Author: timungs

A moment to wallow in the glorious sounds of Dion DiMucci

Just in the past couple days I have stumbled on Dion’s “Born to Be With You,” the album he recorded in 1974 with production duties and boozy erratic behavior supplied by none other than Phil Spector.

Columbia execs at the time were horrified by the darkly introspective treatments, but Phil refused their pleas to revamp the material. So the massive and expensive 40-musician project was shelved, and didn’t appear until a UK-only release the following year.

As per allmusic:

“Dion, too, was unhappy — ‘I don’t think we ever really finished that,’ he complained in 2003. It shocked him mightily, then, to discover that names as far apart as Andrew Loog Oldham, Bobby Gillespie, Jason Pierce, and Pete Townshend have pronounced Born to Be With You one of the finest albums ever made. And they were correct.”

Have to wonder about the studio atmosphere, with Phil being Phil and Dion clinging to his then newly declared sobriety. Dion’s been clean for more than half a century, and Phil will die in jail, so I guess there’s your answer, in part at least.

Anyway, this is one of many absolutely glorious tracks.

PS This strikes me as a missed opportunity for Scorsese. The songs on this album would have been perfect for either Goodfellas or Casino soundtracks. Not that they were wanting in any way, just that Dion would have made them better, and would have been a nice tribute to Marty’s fellow Italian-American auteur genius. Just a thought.

Populism is good, actually

There’s a movement afoot, an etymological land-grab, that involves centrists shouting at every opportunity: “eh, Sanders and Corbyn, Trump and Bolsano, they’re the same. Populists. The only people you can trust are … centrists.” It’s not a NEW movement, God knows, but the distortions that Trump has brought to the national discourse have led centrists to sense that they can seize this opportunity to lock out any significant deviation from full spectrum dominance. The weirdness of Facebook and Twitter’s intervention in the Hunter Biden laptop kerfuffle show just how emboldened they’ve become to block conservative AND progressive voices from access to what have become de facto All the New That’s Fit platforms.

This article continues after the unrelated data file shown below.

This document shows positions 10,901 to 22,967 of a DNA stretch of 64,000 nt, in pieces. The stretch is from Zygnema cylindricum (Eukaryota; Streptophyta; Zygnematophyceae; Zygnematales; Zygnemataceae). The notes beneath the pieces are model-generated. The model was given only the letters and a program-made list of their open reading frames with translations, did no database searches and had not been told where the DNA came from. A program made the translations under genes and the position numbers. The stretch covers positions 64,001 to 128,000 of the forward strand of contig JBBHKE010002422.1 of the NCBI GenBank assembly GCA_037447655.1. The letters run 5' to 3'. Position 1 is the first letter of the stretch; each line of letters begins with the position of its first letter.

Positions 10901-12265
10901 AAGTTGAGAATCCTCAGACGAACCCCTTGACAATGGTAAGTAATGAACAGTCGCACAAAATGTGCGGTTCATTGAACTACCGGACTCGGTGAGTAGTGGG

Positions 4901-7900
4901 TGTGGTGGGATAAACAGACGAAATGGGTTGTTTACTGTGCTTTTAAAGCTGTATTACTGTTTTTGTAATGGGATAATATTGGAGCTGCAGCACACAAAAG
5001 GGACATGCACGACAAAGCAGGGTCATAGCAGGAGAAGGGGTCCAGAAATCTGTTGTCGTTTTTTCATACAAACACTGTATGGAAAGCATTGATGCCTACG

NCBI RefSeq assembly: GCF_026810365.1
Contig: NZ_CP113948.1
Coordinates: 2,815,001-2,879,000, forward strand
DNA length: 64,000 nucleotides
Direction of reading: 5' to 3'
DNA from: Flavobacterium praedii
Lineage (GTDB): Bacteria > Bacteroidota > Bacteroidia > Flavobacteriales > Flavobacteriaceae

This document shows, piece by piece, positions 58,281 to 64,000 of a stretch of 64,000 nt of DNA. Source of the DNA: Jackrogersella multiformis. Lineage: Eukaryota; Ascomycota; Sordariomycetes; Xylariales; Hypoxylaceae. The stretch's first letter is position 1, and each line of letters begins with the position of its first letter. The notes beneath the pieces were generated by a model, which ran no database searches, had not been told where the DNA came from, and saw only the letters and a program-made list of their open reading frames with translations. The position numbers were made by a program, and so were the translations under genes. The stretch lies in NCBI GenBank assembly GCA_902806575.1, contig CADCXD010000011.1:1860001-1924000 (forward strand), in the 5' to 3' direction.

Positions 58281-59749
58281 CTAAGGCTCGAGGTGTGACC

This Guardian dispatch, for example, celebrates Jacinda Arden’s victory in New Zealand over the weekend, and manages to drag the words populist and populism through the mud with no little gusto. The author associates these words exclusively with the Right-Wing Murdochian populism, which doesn’t really involve actual populism and instead stands for the diametrical opposite of the powerful populist movement America has experienced on and off for more than a century. Monied interests, then as now, saw fit to trash the Good Kind of populism with every dirty trick in the book, including, I guess, by describing it it in this dishonest way.

Google Thomas Frank, for God’s sake, or watch/listen to Frank’s fascinating and entertaining guest appearance on Matt Taibbi and Katie Halper’s insanely great Useful Idiots podcast.

I know. This is a two-hour episode. But the time will absolutely fly by.

Want the tldr; ? Well, actually: we should never forget that Populism Is Good. Centrism, the game of footsie played by two (and only two) corrupt nihilistic parties, is what has given us our world. Precarity, disease, scarcity, the threat of nuclear Armageddon always present, and now on the brink of complete ecological collapse.

No, we can’t have populism. Anything but that.

I got so fussed over the besmirching of the fine word “populist” that I started googling around about Thomas Frank, our age’s foremost defender of the term, and found that he has written just a spectacular essay for Le Monde Diplomatique. I’m guessing he tried placing it in outlets more easily accessed by American readers, but the op-ed pages of major media platforms were stuffed to the gills with all the Fear pieces Frank describes here so well. And so funnily. Read this.

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